BTSF in chronological order (most recent articles appear first):

Wednesday, April 28, 2010


As an add-on to my post about Vineyard Community Church, here are some good options for those wanting to begin incorporating multi-cultural worship into their Sunday morning routine. Sorry I don't have recordings or chords for all of them. They are around here somewhere, so just ask and I will get them for you. Help me out if you know where to find the missing ones online.

The one Vineyard did this past Sunday: He is Yahweh, hear it here (skip to 4:47, where the song starts--also check out 14:50)

Ha Hona Ya Tshwana, chords
No Hay Nadie Como Tu, chords
Yae Su Sa Rang Hae Yo, chords
Santo Santo Santo, chords
Ah Ni:io (chords not online, but I have them)
Kwake Yesu Nasimama (chords not online, but I have them)
Unify Us, chords --I have French, Spanish, Italian, and Portuguese versions of this...somewhere)

Also for churches used to praise music, try some of these songs as good crossovers to gospel music that your congregation might already be familiar with. The differences can be subtle, so they make good stepping stones to add gospel songs to your rep:
Holiness (compare to this), chords
Awesome God (compare to this), chords
Friend of God (compare to this), chords
Here I Am to Worship (compare to this), chords
Lord, You Are Good (compare to this), chords

Remember, worship it is not about being comfortable. It is about praising God and celebrating His diverse kingdom is a part of that.

disclaimer: I put the above together very quickly and haven't checked all the chords for accuracy (not to mention the quality of the videos). Let me know and I can be sure to send you charts that have been tested.

See Also:
Small Things Done With Great Love
Why I Love the Church for All People
Colbert Report

Vineyard Megachurch: "Small Things Done With Great Love Will Change The World"

Cincinnati Vineyard Community Church's (VCC) claim to fame is through its commitment to servant evangelism. This ministry is based on the idea that God's love is free and by washing your car for free--no donations accepted (and at times actually paying the drivers $!), we can represent God's relationship with you in a simple metaphor of love. It is about showing God's love in a practical way, no strings attached .

Very cool right? Absolutely. I grew up (and came to Christ) in this predominantly white, middle class, suburban, nondenom (as though Vineyard isn't its own denomination!) megachurch.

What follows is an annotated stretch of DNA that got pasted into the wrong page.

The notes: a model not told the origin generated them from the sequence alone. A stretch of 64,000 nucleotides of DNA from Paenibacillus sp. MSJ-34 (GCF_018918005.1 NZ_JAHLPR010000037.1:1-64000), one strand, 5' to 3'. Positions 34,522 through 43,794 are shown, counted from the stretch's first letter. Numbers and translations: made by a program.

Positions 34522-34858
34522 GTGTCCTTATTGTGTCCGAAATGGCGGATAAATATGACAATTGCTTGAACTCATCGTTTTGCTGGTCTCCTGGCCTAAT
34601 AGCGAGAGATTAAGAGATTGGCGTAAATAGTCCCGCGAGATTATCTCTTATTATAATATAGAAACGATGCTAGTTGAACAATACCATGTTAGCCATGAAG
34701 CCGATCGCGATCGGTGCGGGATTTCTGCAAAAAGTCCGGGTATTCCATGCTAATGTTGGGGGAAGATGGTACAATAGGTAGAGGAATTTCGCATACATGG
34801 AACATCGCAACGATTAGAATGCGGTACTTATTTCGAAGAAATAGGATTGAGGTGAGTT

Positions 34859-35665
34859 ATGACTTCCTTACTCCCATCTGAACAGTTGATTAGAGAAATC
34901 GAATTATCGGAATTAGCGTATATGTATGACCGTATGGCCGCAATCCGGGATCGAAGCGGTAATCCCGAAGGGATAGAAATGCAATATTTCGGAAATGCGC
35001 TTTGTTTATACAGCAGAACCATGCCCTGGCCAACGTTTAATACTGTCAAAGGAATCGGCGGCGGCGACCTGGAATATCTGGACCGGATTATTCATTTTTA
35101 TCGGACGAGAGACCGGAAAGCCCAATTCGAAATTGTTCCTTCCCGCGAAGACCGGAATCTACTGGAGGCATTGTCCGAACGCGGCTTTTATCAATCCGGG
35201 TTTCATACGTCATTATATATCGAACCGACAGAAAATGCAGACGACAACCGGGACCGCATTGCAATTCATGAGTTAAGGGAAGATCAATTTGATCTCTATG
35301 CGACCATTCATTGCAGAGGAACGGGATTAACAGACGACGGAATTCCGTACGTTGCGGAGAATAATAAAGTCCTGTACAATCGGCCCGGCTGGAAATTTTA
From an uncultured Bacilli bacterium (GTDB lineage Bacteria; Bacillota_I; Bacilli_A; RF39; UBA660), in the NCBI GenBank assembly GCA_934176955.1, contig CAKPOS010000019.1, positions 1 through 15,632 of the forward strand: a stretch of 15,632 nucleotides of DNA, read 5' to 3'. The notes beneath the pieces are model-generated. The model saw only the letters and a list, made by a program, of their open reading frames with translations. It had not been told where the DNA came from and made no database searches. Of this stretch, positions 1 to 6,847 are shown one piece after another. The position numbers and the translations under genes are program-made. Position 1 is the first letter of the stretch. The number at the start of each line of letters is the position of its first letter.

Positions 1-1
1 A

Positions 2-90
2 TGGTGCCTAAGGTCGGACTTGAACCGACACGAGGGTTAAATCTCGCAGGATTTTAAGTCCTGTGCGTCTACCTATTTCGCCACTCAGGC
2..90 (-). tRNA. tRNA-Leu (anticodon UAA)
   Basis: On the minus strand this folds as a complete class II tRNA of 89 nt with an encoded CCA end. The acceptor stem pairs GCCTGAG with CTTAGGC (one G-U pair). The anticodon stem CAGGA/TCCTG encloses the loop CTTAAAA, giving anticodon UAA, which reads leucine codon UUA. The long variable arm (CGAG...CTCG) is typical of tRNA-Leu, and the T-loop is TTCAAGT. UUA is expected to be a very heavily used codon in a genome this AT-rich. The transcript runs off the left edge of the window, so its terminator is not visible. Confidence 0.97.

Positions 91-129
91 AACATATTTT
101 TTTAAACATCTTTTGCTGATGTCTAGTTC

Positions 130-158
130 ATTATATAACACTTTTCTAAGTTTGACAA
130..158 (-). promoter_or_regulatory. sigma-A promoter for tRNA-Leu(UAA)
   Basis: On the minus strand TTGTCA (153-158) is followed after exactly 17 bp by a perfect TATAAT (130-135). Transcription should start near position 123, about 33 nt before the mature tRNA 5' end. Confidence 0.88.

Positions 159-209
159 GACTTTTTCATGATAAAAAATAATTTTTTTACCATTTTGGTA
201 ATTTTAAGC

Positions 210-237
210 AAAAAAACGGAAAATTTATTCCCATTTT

But when I went to college, I joined a small (~100 ppl) multinationalmulti-denominational church in Richmond. I loved the intimacy, the accountability, the diversity, and even the holy ritual of the church.

And I became critical of Vineyard: With over 7,000 people here, why do only a handful of faces have dark skin? I thought it was too big to have any meaningful personal accountability; good at bringing new believers to Christ, but not for later in the journey. And why hadn't I ever seen a female worship leader?

All this while I am SUPPOSED to be worshipping God.

This is NOT the response loving Christians should have. But it often how we interact with each other. Sure, it's great to find a new church home and to fall in love with it. But Jesus loves all of the Church and we need to as well.

Maybe a lot of VCC's congregation is white, but the band was pretty mixed and they have started singing songs in different languages (and not just Spanish either), creating an atmosphere that is affirming and welcoming to people of different backgrounds.

And true, it may be a little self-righteous for a white American church to try to march in and 'save the day' in Nigeria (see post: White Savior Complex). But even still 35,000 people now have access to clean drinking water thanks to the 65 new wells that the church helped drill (by employing Nigerians).